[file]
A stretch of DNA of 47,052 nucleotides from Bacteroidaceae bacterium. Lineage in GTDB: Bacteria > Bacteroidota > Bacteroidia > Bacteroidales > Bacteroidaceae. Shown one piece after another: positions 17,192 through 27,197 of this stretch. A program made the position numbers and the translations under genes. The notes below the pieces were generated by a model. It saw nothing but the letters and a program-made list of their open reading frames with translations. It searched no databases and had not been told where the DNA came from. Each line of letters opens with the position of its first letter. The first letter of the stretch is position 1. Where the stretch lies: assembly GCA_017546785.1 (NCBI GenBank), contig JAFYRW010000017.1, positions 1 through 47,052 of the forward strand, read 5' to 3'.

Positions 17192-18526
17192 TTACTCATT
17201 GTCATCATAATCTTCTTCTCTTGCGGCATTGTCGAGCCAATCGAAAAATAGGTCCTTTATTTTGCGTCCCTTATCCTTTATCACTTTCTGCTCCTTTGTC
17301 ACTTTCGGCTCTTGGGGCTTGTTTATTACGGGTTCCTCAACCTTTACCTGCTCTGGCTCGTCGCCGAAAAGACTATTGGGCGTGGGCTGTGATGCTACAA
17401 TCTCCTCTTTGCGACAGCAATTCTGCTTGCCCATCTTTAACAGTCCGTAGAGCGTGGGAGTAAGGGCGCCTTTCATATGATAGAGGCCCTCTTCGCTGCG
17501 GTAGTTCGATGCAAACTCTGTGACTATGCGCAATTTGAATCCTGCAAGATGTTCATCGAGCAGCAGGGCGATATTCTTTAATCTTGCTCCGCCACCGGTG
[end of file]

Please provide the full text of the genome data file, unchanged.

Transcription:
A stretch of DNA of 47,052 nucleotides from Bacteroidaceae bacterium. Lineage in GTDB: Bacteria > Bacteroidota > Bacteroidia > Bacteroidales > Bacteroidaceae. Shown one piece after another: positions 17,192 through 27,197 of this stretch. A program made the position numbers and the translations under genes. The notes below the pieces were generated by a model. It saw nothing but the letters and a program-made list of their open reading frames with translations. It searched no databases and had not been told where the DNA came from. Each line of letters opens with the position of its first letter. The first letter of the stretch is position 1. Where the stretch lies: assembly GCA_017546785.1 (NCBI GenBank), contig JAFYRW010000017.1, positions 1 through 47,052 of the forward strand, read 5' to 3'.

Positions 17192-18526
17192 TTACTCATT
17201 GTCATCATAATCTTCTTCTCTTGCGGCATTGTCGAGCCAATCGAAAAATAGGTCCTTTATTTTGCGTCCCTTATCCTTTATCACTTTCTGCTCCTTTGTC
17301 ACTTTCGGCTCTTGGGGCTTGTTTATTACGGGTTCCTCAACCTTTACCTGCTCTGGCTCGTCGCCGAAAAGACTATTGGGCGTGGGCTGTGATGCTACAA
17401 TCTCCTCTTTGCGACAGCAATTCTGCTTGCCCATCTTTAACAGTCCGTAGAGCGTGGGAGTAAGGGCGCCTTTCATATGATAGAGGCCCTCTTCGCTGCG
17501 GTAGTTCGATGCAAACTCTGTGACTATGCGCAATTTGAATCCTGCAAGATGTTCATCGAGCAGCAGGGCGATATTCTTTAATCTTGCTCCGCCACCGGTG